Letís not turn our backs on the victories of the Thatcher years
Sunday Herald (Scotland), September 4th 2005
GUEST VOCALS: Brian Monteith contends that denying Conservatives a leadership vote could fuel a future split in the party
Itís hard to remember these days just how bad Britainís industrial relations were back in the 1970s. Itís also hard to recall the militancy of opposition to Margaret Thatcherís trade union reforms Ė even her party was split over the issue.
However, Thatcher had her way when she appointed bovver boy Norman Tebbit to push through the reforms. Trade unions were forced to accept secret ballots for internal elections and before calling strikes.
The mainly moderate members of unions, many of whom had voted her into power, were at last given a voice. Strike action became a last resort to the point of becoming a rarity. Few now, even in the Labour Party, talk of reversing Thatcher and Tebbitís reforms.
It is for me a very sad irony that the same Conservative Party that brought mass participation to the unions is now contemplating disenfranchising its own members from voting for party leader. The central argument in favour of change is that MPs know their colleagues best and are aware of their foibles, strengths and, more importantly, weaknesses. None of this I dispute Ė thatís why MPs are in charge of the first stages of the process by which they narrow down the choice to only two candidates. If, of course, they were to narrow it down to a single candidate Ė as they did when Michael Howard was given a free run Ė then the membership need not be involved.
Other arguments against a membership ballot are that it would take six months to set up and that it is costly. Both are risible given that membership records are constantly updated and previous membership ballots have made a healthy profit from an accompanying financial appeal.
In my own experience supporters appreciate being given the opportunity to select the leader and take the issue seriously. It motivates members and attracts new recruits. At a time when we are all concerned about local activism and voter apathy, depriving members of their participation would be slap in the face to people who sacrifice their own time and money.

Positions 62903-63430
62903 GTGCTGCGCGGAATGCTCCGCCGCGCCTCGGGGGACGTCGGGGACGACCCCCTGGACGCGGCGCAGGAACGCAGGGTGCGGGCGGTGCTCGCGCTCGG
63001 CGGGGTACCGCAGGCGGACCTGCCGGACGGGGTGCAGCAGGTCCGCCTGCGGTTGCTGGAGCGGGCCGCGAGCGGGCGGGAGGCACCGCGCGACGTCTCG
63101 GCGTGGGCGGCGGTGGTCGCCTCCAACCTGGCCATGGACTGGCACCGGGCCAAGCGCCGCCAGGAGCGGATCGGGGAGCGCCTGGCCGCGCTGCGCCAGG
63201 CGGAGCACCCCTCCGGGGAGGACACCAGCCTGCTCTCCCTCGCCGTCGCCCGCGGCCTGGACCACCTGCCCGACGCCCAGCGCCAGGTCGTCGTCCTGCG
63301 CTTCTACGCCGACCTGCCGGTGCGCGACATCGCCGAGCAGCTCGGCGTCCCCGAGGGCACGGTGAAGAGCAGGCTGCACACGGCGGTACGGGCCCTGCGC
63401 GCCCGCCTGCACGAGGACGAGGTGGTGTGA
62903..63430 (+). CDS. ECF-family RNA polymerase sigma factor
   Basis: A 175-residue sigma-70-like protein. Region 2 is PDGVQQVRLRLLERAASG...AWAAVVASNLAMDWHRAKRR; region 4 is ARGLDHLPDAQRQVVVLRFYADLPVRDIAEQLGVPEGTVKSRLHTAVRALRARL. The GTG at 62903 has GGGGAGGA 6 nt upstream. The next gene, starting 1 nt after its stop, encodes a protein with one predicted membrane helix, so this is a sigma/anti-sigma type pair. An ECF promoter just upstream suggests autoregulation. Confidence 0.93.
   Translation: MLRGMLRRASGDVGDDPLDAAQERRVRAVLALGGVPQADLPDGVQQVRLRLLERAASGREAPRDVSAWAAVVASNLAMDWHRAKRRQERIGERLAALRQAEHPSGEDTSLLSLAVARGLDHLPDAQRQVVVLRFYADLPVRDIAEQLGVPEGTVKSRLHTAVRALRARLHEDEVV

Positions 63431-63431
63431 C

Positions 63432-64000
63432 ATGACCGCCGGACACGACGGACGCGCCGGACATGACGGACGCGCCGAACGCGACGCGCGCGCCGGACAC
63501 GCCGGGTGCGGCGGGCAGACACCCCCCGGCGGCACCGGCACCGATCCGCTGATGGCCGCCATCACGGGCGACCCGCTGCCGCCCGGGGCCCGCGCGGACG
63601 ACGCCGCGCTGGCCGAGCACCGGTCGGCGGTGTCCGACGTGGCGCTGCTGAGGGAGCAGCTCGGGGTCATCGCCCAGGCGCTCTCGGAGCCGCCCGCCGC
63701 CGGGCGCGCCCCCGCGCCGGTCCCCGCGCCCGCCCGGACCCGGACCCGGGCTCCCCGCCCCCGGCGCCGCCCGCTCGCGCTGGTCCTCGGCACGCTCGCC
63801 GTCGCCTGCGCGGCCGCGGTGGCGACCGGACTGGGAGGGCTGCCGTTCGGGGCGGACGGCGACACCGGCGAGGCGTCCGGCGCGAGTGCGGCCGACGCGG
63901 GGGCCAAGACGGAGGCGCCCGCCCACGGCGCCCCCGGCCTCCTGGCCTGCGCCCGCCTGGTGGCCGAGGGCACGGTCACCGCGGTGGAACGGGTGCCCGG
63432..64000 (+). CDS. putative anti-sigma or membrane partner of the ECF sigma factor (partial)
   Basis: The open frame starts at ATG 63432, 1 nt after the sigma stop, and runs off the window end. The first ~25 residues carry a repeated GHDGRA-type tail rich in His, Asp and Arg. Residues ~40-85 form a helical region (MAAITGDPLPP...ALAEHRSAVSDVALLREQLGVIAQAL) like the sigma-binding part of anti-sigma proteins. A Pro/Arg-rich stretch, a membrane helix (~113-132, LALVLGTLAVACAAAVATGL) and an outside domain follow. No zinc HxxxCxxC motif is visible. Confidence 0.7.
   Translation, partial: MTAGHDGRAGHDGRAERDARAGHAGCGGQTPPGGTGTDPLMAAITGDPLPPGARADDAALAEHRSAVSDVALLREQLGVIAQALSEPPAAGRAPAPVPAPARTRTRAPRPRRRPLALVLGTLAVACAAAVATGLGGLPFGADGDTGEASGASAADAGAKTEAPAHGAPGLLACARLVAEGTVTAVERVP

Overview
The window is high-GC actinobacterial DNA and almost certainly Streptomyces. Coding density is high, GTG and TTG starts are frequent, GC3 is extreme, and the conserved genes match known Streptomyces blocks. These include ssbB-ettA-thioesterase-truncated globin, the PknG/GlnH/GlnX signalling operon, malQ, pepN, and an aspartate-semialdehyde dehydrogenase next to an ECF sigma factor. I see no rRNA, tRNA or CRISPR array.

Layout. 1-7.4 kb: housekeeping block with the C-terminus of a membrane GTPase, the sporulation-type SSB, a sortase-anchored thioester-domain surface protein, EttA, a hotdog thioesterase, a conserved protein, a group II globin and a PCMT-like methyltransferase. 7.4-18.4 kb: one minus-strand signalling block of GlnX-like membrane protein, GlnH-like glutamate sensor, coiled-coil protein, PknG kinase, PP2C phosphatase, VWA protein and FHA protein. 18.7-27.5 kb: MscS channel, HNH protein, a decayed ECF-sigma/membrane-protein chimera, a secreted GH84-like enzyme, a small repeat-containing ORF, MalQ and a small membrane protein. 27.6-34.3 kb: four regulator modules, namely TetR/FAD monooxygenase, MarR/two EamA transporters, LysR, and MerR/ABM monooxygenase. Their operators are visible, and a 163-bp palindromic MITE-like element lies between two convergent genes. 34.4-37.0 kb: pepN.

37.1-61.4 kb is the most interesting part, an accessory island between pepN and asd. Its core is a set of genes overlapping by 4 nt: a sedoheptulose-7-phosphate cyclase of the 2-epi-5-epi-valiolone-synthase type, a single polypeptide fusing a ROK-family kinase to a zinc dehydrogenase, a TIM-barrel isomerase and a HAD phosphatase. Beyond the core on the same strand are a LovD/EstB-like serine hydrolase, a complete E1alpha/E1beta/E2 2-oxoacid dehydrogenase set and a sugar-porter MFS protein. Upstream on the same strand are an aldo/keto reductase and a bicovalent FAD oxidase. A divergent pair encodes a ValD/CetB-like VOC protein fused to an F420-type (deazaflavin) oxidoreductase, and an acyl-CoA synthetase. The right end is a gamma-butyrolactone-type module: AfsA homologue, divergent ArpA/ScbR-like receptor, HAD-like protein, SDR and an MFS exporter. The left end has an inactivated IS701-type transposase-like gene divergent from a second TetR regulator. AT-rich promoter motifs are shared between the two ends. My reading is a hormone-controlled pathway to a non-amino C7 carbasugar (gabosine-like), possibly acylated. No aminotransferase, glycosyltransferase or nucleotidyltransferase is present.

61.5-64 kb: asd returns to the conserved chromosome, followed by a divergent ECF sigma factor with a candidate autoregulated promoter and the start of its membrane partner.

Most members, wherever they reside, are unlikely to ever select a Tory candidate who will become an MP. Giving them the chance to choose their leader is a just reward for their support. The implications for Scottish Conservative Party members are dire. The party has about 15,000 Ė higher than the SNP and Liberal Democrats put together. In May they worked hard to get some 370,000 votes for which they were rewarded with only one MP. Instead of those 15,000 members each having an individual vote under current arrangements, the new rules would reduce those voters to just one: our man at Westminster, David Mundell MP. Another criticism of the wide franchise is that the members are not reflective of the voters that the Conservative Party needs to attract if it is to regain power. Apparently they are too narrow, too conservative. Maybe so, but hardly as narrow as 198 mainly middle-aged males from chiefly the South and the shires. Supporters who are women, young, metropolitan or from Scotland and north Britain would effectively be disenfranchised.
Advocates of the new process also suggest that the members cannot be trusted, having made the wrong choice when they elected Iain Duncan Smith to be leader. I strongly disagree.
It should be recalled that the MPs had whittled down the field to only Duncan Smith and Ken Clarke, disposing of Michael Portillo, who self-destructed. The MPs put Clarke ahead but the membership could not stomach the prospect of being led by someone so Europhile and were willing to give the untried Duncan Smith his chance. Thank goodness they did.
Under Clarke the party would have acceded to Britainís membership of the euro currency and then offered no meaningful opposition to the draft European constitution. Opposition would have been left to Conservative backbenchers who would have been marginalised. The likelihood of parliamentary defections to the UK Independence Party would have been strong and an open split in the party would have been a real prospect.
Instead, IDS healed the rift over Europe. Those who, in the coming weeks, decide how Conservatives choose their leader would do well to reflect how the medicine that restored moderation to our trade unions can, by involving the grass roots, help the Conservative Party to a full recovery.